By definition, data integrity is the “generation, transformation, maintenance and assurance of the accuracy, completeness and consistency of data over its entire life cycle to be in compliance with applicable regulations.”

It is important to understand the fact that data integrity has a wide spectrum of applications therefore, this article will be limited to requirements of the pharmaceutical Quality Control Laboratory environment. Data integrity in the quality control laboratory has become a widespread global topic, although integrity of data is inherently essential to the pharmaceutical quality system.

The negative impact such as, the company’s reputation, the high cost of mass recall, and above all, the effect on the patients who do not have access to safe medication, shows that data integrity is crucial for the accuracy and efficiency of business processes. The approach of the pharmaceutical companies towards data integrity should be equally focused on paper-based and electronic data generation, management and storage.

In February of this year, Health Canada issued a letter to Drug Established License Holders, to emphasize their responsibilities and obligations with respect to Good Manufacturing Practice, including the high importance of data integrity.

Health Canada and US-FDA have assessed data integrity issues in numerous pharmaceutical manufacturers’ facilities domestically and globally.

This is a categorical summary of some of the warning letters issued by North American regulatory institutions:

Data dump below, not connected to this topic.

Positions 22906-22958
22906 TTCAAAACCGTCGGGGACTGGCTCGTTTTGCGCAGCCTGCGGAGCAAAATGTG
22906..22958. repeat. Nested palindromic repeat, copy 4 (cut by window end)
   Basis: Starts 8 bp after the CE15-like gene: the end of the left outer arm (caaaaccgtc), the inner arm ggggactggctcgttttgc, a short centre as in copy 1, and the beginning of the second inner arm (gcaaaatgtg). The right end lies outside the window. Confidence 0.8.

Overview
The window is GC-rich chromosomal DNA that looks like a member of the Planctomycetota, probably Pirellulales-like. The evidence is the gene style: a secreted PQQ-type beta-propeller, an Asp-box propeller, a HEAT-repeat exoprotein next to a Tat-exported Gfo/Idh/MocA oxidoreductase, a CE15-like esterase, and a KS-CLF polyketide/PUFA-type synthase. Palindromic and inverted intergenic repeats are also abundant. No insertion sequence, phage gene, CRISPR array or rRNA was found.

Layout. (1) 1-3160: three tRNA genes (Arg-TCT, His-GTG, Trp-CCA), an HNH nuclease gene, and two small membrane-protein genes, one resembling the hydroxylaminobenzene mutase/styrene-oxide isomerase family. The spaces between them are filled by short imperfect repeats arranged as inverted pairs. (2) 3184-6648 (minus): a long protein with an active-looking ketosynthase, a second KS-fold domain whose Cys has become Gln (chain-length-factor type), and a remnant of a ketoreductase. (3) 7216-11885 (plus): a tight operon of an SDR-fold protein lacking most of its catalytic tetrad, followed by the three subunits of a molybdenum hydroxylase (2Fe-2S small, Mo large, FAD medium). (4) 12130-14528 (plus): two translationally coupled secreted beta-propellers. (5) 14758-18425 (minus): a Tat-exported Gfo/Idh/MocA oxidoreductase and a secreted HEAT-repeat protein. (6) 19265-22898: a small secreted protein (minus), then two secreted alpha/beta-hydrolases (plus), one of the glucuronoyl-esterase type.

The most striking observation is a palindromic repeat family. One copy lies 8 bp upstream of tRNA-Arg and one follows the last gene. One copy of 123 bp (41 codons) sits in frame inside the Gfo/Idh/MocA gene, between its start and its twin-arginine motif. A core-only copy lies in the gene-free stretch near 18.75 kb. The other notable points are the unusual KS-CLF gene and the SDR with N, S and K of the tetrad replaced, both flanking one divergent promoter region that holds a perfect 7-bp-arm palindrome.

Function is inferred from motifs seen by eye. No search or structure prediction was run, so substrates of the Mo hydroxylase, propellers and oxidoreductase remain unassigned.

• Failure to maintain complete data derived from all lab tests conducted to ensure compliance with established specifications and standards”
  • Failure to record and justify any deviations from required lab control mechanisms”
  • Failure to investigate and document out-of-specification results”
  • Failure to record activities at the time they are performed
  • Failure to validate analytical methods used to test APIs”
  • Failure to exercise appropriate controls over computer or related systems to assure that only authorized personnel institute changes in master production and control records, or other records”

Ultimately, failure to make the right decisions at every level.

Among other observations, US-FDA and Health Canada also found the following major issues:

  • Not reporting failing results
  • Conducting unofficial analysis
  • Trial analysis
  • Re analyzing failing results until passing results are obtained
  • Deleting electronic data
  • Back Dating/Postdating/Missing signature
  • Disabling audit trails in electronic data capture system
  • Finding mismatch between reported data and actual data
  • Fabricating training data
  • Having unofficial analytical batch sheets and analytical reports
  • Releasing failing products

Taking into consideration the above mentioned facts, there is a question for which many pharmaceutical manufacturers are looking for answers.

“What can be done to recover the products that are already affected by breaches of data integrity?”

A few solutions on how to verify the historical data and related processes are presented below. Data integrity categories are organized in a cause and effect diagram which includes seven major data integrity issues. The approach however, should be executed in accordance to each pharmaceutical companies based on individual needs.